(a) Air Pollution
Chemical and allied industries are the major source of air pollution because these industries discharge tons of toxious gases. With the increasing standard of living and a growing need for a faster moving life, the numbers of automobiles on the Indian roads have been increasing and simultaneously so is the pollution from them.
The exhaust of automobiles and diesel driven heavy vehicles contain many harmful gases and the problem of air pollution is more significant at ground level. Air pollution caused by motor vehicles contaminates surroundings with Smoke, odour and irritating compounds are causes of nuisance, especial!}’ to a person standing next to a moving vehicle.
The cumulative effect of many vehicles, plying especially on busy roads during peak hours has highly deteriorated effects. Those residing in the vicinity of such roads are worst affected and they often suffer from chronic heart and lung diseases.
Automobiles emit large quantities of both organic compounds and oxides of nitrogen, and under certain favorable conditions of temperature and the Multi-Disciplinary Nature of Environmental Studies 23 sunlight. Certain photochemical reactions are highly toxic, irritate the eyes and the respiratory system, damage vegetation and impair visibility.
Today the number of planes, rails and vehicles which emit carbon monoxide along with smoke is much larger than earlier. According to one estimate the oxygen consumed by one automobile after covering a distance of 960 km. is enough for a man for one year.
Every policeman there is provided with an oxygen cylinder so that he may use it when the need arises. Tokyo is the most polluted town in the world. In Los Angeles people are advised not to undertake any exercise and inhale air in foggy environment.
The toxic vehicular exhausts are sources of considerable air pollution. The ever increasing vehicular traffic density poses continuous threat to the ambient air quality. It is estimated that in all the major cities of a countiy about 800-1000 tonnes of pollutants are being emitted into the air daily, of which 50% comes from automobiles exhausts alone. The sources of emission in automobiles are:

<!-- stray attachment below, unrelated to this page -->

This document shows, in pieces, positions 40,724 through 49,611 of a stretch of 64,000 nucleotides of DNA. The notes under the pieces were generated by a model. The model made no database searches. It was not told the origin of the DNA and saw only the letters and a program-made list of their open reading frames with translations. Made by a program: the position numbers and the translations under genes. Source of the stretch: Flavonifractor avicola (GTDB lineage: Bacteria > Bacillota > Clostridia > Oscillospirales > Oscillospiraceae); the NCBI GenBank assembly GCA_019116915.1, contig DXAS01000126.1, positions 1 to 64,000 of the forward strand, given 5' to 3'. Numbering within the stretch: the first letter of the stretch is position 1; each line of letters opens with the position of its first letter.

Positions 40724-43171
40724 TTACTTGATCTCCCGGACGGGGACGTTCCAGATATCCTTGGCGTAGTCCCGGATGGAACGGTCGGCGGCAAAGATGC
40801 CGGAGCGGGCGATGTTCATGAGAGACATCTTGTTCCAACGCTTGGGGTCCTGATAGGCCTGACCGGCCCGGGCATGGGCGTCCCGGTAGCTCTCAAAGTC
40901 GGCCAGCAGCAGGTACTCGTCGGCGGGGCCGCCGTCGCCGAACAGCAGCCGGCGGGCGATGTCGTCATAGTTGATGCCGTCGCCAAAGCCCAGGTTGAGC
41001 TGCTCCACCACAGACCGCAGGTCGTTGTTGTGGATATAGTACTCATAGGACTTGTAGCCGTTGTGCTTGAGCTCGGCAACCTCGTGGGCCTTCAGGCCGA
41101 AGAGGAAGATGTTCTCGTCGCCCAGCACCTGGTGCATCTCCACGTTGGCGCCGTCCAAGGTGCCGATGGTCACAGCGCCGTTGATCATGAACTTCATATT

(i) Exhaust system: producing hydrocarbons COx, NOx and lead oxides.
(ii) Fuel tank and carburetor.
Broadly two types of air pollutants- primary and secondary air pollutants are emitted. Primary air pollutants are carbon monoxide / dioxide hydrocarbons, particulate matter, sulfur dioxide and nitrogen oxides. These five pollutants are released into the atmosphere in an unmodified as well as in sufficient quantities which pose hazards and risks to human health.
Environmental science teaches how to maintain AAQ (Ambient Air Quality) and keep air pollutants within the Environmental Studies permissible limits. Replacement of diesel driven heavy vehicles with CNG (Compressed Natural Gas) is one important attempt in this direction.
(b) Water pollution
Report reveals that 90% of pollution load in the river systems is on account of human wastes.
The different types of diarrhoea, which in themselves may not be killers, but could prove very dangerous when accompanied by malnutrition and about 3 million children die per minute. Water borne disease occurs primarily due to the lack of proper environmental sanitation. More than 100 different viruses are known to be found in human refuse. Viruses are quite common in sewage.